How Would You Reply to That?

Nov 29 22:00 2001 Jim Daniels Print This Article

Email newsletter publishers receive loads of questions,especially from newcomers to the web. As publishers, ourever growing subscriber lists result in an endless stream ofinquiries.

And we love it! After all,Guest Posting every question we receive is anopportunity. It is a chance to help out fellow Internetmarketers and in the process, further develop our expertiseand reputation as an expert.

But each inquiry is something much more than that. It isalso an opportunity to sell a solution. These solutions canbe in the form of instruction, a software solution or maybeeven an opportunity.

And most of us ezine publishers have our replies down to ascience. Of all the ezine publishers I've asked, everyeffective one processes each new inquiry in a similarfashion. We field so many messages each week that we have tohave a reply system down pat, or we'd be buried in email!

Here's a quick flow chart most of us publishers use whenreplying to inquiries...

First, we reply quickly and personally, then...

1. Offer any free help we have available on the subject2. Suggest one of our proprietary solutions3. Suggest a solution we've plugged into our site4. Send them to a 3rd party website if necessary

Now, it's important to realize that we've been throughliterally thousands of messages. This means we've developedsome great solutions to almost every inquiry.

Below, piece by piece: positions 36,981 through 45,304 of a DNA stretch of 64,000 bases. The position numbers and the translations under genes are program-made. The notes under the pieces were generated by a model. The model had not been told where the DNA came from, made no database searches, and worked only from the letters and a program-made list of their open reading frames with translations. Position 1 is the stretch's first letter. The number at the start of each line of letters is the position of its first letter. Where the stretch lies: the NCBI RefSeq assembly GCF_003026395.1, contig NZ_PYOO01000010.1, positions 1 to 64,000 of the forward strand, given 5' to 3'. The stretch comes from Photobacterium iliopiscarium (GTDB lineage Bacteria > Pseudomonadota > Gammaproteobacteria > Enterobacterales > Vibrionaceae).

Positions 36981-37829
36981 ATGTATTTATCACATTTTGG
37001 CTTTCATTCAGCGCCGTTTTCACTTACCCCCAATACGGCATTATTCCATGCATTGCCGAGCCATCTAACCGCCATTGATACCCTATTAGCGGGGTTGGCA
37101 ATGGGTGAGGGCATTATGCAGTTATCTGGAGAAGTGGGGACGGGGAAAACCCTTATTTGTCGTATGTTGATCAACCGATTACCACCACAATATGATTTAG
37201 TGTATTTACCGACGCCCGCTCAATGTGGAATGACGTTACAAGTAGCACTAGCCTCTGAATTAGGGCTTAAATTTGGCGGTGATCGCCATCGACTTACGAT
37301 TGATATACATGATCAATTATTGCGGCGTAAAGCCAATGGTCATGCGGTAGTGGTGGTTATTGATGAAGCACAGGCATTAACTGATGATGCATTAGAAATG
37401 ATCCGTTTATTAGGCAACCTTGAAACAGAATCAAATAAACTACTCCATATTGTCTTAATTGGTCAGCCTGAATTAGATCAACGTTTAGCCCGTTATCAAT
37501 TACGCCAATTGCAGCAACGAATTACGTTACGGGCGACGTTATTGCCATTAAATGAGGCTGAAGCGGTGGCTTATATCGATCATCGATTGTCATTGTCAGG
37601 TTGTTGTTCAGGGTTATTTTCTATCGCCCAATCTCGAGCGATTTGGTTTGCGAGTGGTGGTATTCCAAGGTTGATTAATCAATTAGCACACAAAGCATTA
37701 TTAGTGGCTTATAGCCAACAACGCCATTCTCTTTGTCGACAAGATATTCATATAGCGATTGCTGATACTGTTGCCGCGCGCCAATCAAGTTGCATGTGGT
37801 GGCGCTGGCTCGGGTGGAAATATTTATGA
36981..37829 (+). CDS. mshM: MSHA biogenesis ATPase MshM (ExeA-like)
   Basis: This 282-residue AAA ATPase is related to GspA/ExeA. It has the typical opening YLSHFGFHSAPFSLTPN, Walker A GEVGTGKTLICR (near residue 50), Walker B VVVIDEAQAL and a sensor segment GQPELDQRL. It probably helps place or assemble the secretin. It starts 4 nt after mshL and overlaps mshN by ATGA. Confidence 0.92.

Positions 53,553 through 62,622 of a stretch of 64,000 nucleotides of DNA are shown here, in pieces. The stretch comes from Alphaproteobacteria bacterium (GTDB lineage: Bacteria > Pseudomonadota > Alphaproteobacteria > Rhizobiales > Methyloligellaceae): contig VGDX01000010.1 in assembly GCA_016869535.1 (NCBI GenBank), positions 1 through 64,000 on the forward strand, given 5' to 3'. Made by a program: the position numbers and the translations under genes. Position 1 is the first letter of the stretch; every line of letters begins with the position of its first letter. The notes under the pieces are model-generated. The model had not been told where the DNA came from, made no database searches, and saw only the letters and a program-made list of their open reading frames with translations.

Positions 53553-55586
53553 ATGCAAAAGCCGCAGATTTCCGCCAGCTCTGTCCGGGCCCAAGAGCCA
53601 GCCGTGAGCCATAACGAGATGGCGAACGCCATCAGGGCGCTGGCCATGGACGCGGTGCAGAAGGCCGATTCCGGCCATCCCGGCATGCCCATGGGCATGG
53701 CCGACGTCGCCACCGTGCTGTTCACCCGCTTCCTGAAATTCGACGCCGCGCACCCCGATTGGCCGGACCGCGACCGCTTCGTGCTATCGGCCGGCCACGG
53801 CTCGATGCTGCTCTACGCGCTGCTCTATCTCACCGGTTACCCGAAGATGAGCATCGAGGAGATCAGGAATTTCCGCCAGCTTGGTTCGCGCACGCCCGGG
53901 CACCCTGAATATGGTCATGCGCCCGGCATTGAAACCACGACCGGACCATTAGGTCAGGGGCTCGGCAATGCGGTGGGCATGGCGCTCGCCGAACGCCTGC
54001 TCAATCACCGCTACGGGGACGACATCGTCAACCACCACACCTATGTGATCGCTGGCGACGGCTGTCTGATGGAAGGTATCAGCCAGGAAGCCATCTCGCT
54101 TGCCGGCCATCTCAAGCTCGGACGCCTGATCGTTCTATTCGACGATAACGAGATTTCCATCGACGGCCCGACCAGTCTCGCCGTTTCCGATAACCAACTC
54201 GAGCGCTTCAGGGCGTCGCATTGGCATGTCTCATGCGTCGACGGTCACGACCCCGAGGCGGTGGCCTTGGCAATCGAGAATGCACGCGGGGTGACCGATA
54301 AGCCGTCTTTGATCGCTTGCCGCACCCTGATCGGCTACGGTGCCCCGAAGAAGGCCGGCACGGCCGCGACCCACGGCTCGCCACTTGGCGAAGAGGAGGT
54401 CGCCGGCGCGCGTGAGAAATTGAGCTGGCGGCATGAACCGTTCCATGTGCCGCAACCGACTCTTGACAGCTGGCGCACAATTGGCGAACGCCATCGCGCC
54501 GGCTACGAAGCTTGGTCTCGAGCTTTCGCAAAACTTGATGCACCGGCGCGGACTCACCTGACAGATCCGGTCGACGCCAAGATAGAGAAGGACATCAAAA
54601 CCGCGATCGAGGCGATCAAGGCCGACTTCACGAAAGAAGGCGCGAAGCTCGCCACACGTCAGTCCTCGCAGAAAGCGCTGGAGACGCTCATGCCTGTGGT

For instance, lets look a three popular questions everyezine publisher has faced at one time or another. Along witheach question you'll see the action the publisher took tosecure a new, long term income stream...

Inquiry #1: What software did you use to build your website?

This is one you'll come across quite often. And it turnedinto a gold mine for one publisher I know. (She preferred toremain nameless.) She's one of the best webmaster's I'veseen and her site is amazingly sharp, fast-loading andprofessional. As inquiries began growing she would tellfolks how she built the site and the tools she used. Butsmart marketer that she is, she decided to use this as anopportunity to grow her income.

She emailed the companies who created the software she usedto build her site. She got them to look at her site bytelling them it was done with their software, and they tooloved it. Then she told them she was receiving a growingnumber of inquiries from other webmasters and would beinterested in offering their design tools at her site. Aftera little finagling, she was able to offer their software ata discounted price.

Now, every email enquiry she receives about the design ofher site gets met with a pre-formatted email reply. It takesher all of 10 seconds to reply by pasting the message in andpersonalizing it, and nearly every webmaster tries the freedemo programs then goes on to order the software at herspecial discount price.

Her next step was to set up small buttons at her site thatsay "Do you like this site? Click here for a free demo ofthe software I used." Her autoresponders now do the rest ofthe email work. Pretty slick way to generate income fromsimple email inquiries eh?